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Publication Detail
New languages of schooling: Ethnicity, education, and equality in Nepal
  • Publication Type:
    Journal article
  • Publication Sub Type:
    Journal Article
  • Authors:
    Pradhan U
  • Publication date:
    01/12/2016
  • Pagination:
    9, 21
  • Journal:
    Himalaya
  • Volume:
    36
  • Issue:
    2
  • Status:
    Published
  • Print ISSN:
    1935-2212
Abstract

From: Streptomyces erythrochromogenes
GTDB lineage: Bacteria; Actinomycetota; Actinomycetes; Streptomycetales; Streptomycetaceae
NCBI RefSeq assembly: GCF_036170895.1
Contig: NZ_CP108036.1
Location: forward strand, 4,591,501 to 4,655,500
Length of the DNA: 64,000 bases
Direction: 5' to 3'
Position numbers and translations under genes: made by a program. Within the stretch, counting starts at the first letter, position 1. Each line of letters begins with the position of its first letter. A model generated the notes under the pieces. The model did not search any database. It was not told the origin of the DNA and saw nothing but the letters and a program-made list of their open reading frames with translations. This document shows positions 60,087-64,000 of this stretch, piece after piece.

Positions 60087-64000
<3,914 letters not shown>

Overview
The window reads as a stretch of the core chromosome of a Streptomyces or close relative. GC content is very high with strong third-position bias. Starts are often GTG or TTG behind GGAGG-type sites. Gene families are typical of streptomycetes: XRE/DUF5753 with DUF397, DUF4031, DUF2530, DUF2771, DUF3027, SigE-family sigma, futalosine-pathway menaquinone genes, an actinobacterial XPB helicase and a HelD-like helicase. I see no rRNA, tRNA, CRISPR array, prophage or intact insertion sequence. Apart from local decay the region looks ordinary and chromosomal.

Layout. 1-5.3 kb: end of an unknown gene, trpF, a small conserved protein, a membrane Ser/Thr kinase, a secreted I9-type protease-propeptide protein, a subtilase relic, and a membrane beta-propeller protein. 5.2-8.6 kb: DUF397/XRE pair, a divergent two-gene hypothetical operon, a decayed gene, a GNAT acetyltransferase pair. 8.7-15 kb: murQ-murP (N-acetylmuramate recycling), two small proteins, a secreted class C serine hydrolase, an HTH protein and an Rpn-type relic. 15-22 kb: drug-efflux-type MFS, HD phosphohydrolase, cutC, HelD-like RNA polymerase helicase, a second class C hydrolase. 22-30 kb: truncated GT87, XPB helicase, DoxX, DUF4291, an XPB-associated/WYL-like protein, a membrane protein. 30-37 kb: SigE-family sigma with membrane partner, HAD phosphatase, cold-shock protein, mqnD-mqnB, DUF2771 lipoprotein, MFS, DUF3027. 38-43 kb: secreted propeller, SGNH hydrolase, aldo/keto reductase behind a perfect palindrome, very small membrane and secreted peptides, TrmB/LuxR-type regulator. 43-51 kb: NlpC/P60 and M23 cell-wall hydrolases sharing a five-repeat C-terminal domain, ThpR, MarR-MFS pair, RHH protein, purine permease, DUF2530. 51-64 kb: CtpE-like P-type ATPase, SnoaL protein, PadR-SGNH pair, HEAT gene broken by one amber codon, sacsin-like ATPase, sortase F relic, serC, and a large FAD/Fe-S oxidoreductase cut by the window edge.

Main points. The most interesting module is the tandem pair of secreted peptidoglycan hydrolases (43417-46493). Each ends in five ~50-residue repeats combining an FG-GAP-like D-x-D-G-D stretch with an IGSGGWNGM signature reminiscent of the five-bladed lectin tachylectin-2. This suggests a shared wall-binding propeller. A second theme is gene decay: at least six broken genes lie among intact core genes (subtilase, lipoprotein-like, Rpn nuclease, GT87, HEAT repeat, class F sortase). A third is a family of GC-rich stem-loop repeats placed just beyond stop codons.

Mother tongue education has remained a controversial issue in Nepal. Scholars, activists, and policy-makers have favored mother tongue education from the standpoint of social justice. Against these views, others have identified this effort as predominantly groupist in its orientation and not helpful in imagining a unified national community. Taking this contention as a point of inquiry, this paper explores the contested space of mother tongue education to understand the ways in which people position themselves within the polarizing debates of ethnicitybased claims on education in Nepal. Drawing from the ethnographic fieldwork in a mother tongue education school, I illustrate that the students made meaning in their everyday world by maintaining the multilingual repertoire that included their mother tongue, Nepali, and some English; multilingualism was used as a strategy for mother tongue education. I propose a notion of simultaneity to explain this attempt to seek membership into multiple groups and display of apparently contradictory dynamics. On the one hand, the practices in these schools display inwardlooking characteristics through the everyday use of mother tongue, the construction of unified ethnic identity, and cultural practices. On the other hand, outward-looking dynamics of making claims in the universal spaces of national education and public places could also be seen. The salience of these processes is the simultaneous membership to multiple groups, claims over public spaces and in the spaces of nationalism, hitherto associated with Nepali language. Contrary to the essentialist categories espoused in both nationalist discourse and ethnic activism, students in these schools display affiliation to multiple languages and identities that were seen as neither incompatible nor binary opposites.
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